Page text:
- As part of its broader initiative to enact healthcare reform under the Medicare Access and CHIP Reauthorization Act (MACRA), CMS has announced a final rule that will expand access to the claims data required for the big data analytics that power organizational improvements and population health management.
According to a press release, the rule will allow organizations that have been approved as qualified entities to share and sell analyses of Medicare and private payer claims data to healthcare providers, employers, and other industry stakeholders. These approved groups can also provide or sell the claims data itself to providers and suppliers.
“Increasing access to analyses and data that include Medicare data will make it easier for stakeholders throughout the healthcare system to make smarter and more informed healthcare decisions,” said Niall Brennan, CMS Chief Data Officer.
Through the rule, CMS will modify the Qualified Entity Program, which was established in 2011 under the Affordable Care Act. The program permits standardized extracts of Medicare claims data from Parts A, B, and D to be shared with qualified entities for analyzing healthcare provider and supplier performance.
However, Medicare claims data can only be distributed to organizations that have met specific qualifications, such as demonstrating existing expertise in performance analysis, capabilities to combine Medicare data with other claims data, a process that enables providers to review and correct performance reports, and strict data privacy and security frameworks.
These qualified entities must use the Medicare data in conjunction with other claims data to create quality performance reports for the public.
The Qualified Entity Program was designed to grant stakeholders more access to Medicare claims data in efforts to promote healthcare transparency and contribute more to performance improvement research. CMS is also able to monitor qualified entities through the program and track where and how the data is used.
Currently, there are only 15 qualified entities and two have published public reports.
The recent ruling will broaden the program’s authority by allowing qualified entities to use Medicare data to produce non-public performance reports.
“Today’s rules seek to enhance the current qualified entity program to allow innovative use of Medicare data for non-public quality improvement and care delivery efforts while ensuring the privacy and security of beneficiary information,” stated the press release.
For example, qualified entities can now develop analyses on chronically ill or other resource-intensive patient populations as long as it aims to increase care quality and cut healthcare costs, explained CMS.
CMS also said that the rule included extensive patient privacy and healthcare data security requirements for all groups that handle patient-identifiable and de-identified beneficiary information. The rule stipulates that entities that received patient identifiable data or analyses must employ protections that are as strict as those used by HIPAA-covered entities and their business associates.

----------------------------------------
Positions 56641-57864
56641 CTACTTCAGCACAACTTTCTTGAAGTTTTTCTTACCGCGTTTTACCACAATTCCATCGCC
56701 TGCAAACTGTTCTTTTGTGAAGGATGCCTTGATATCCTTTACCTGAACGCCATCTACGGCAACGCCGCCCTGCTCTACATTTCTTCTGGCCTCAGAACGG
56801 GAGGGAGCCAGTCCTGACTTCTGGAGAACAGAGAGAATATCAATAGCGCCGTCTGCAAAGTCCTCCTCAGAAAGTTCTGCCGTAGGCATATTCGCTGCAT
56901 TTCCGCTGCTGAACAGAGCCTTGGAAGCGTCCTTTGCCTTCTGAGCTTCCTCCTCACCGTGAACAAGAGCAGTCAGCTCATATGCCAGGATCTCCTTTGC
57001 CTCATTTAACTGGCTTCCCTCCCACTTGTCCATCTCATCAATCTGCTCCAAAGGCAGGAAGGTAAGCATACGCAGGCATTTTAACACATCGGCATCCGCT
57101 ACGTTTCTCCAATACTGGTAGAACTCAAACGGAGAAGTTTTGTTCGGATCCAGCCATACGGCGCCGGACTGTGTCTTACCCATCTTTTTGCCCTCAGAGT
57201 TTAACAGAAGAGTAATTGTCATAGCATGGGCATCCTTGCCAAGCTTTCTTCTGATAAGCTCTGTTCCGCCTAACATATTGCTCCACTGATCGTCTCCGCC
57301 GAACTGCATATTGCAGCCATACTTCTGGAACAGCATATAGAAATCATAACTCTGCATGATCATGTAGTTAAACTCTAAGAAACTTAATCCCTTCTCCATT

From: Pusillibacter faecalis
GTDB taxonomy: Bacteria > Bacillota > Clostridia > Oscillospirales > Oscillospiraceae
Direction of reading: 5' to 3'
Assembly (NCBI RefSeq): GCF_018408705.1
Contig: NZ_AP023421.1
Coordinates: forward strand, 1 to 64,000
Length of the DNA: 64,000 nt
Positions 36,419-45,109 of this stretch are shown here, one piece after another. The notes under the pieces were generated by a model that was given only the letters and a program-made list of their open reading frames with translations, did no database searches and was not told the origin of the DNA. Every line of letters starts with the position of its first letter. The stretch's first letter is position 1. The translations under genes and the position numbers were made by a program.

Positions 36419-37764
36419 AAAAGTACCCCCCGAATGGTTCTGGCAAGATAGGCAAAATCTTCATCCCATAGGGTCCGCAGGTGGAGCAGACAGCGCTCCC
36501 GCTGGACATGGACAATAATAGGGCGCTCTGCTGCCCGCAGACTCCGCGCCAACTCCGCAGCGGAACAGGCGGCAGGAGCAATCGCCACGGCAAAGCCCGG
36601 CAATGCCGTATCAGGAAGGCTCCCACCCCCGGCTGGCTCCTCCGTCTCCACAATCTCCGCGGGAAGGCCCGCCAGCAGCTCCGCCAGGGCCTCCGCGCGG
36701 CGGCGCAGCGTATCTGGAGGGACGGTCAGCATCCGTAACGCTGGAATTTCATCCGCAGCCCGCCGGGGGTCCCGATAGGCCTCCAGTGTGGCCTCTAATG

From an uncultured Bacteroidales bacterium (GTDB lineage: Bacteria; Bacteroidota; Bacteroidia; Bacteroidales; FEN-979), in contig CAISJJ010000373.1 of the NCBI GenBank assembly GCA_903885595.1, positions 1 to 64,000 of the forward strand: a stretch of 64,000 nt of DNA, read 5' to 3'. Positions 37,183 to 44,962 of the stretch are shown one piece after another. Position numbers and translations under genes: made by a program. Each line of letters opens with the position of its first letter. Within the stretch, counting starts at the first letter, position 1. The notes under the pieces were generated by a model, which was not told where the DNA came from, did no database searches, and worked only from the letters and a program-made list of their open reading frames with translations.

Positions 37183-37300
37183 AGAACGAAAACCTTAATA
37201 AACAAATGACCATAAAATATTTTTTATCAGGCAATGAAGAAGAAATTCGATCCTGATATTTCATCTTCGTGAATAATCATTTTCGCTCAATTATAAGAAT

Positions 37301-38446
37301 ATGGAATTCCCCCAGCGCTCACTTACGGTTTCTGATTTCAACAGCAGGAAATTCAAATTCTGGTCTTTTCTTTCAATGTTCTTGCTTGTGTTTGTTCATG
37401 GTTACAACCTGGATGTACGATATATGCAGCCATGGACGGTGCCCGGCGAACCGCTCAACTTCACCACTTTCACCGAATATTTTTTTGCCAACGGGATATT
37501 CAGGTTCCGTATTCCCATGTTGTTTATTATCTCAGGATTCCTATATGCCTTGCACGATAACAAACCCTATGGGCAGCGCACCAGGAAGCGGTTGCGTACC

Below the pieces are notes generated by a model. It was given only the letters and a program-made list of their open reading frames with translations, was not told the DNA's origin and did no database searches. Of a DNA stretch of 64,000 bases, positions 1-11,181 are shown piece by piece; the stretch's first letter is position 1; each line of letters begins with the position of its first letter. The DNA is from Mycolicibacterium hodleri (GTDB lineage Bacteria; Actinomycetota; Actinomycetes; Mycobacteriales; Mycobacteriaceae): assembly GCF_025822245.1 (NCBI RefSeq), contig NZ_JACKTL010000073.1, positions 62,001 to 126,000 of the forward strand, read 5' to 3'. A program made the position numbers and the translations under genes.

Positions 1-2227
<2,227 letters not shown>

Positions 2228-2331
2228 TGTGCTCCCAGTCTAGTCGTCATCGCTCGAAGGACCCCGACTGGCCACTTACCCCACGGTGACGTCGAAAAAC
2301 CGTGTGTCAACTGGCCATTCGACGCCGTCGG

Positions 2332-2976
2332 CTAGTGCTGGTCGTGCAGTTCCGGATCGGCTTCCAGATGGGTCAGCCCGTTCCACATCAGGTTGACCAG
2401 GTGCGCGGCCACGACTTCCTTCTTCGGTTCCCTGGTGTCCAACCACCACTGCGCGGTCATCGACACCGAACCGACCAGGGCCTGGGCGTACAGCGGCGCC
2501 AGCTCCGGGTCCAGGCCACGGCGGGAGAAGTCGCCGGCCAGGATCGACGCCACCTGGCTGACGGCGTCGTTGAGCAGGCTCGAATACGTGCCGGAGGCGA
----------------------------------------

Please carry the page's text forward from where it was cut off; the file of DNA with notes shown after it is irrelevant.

As part of its improved security requirements, the Qualified Entity Program will also add annual reporting requirements for participants.
“This initiative is part of a broader effort by the Obama Administration to use data to help create a healthcare system that delivers better care for patients, spends dollars more wisely, and results in healthier people,” stated CMS.
While the finalized rule will broaden data access uses and privileges, many healthcare stakeholders had called on CMS during the proposed rule’s comment period to expand data access even more.
In its letter to CMS Acting Administrator Andy Slavitt, the American Medical Group Association (AMGA) commended the agency for allowing qualified entities to access more claims data, but it advised the agency to add other types of patient-related information to its program.
The group recommended that the program include clinical, consumer, and sociodemographic data to provide a more comprehensive scope for quality improvement research.
“By expanding the definition of Combined Data for the Qualified Entity program to include similar social-economic and demographic data, CMS could foster a more complete understanding of clinical outcomes and any disparities in care that need to be addressed,” explained Donald W. Fischer, PhD, CAE, AMGA’s President and CEO.
Similarly, the American Hospital Association (AHA) urged CMS to add standardized extracts of claims data from Medicare and CHIP to the Qualified Entity Program.
The AHA also suggested that CMS further promote healthcare transparency by establishing a minimum for the amount of claims data from other payers to be used in the analyses. Each qualified entity should also publish the list of Medicare claims datasets it uses and other information that it intends to combine with the datasets, stated the letter.
While the finalized rule was not modified to address these comments, the concerns demonstrate an interest to share healthcare data in more meaningful ways. As providers implement value-based care, managing large volumes of data and using its analyses will be key to succeeding in alternative payment methods.
To view the complete finalized rule, click here.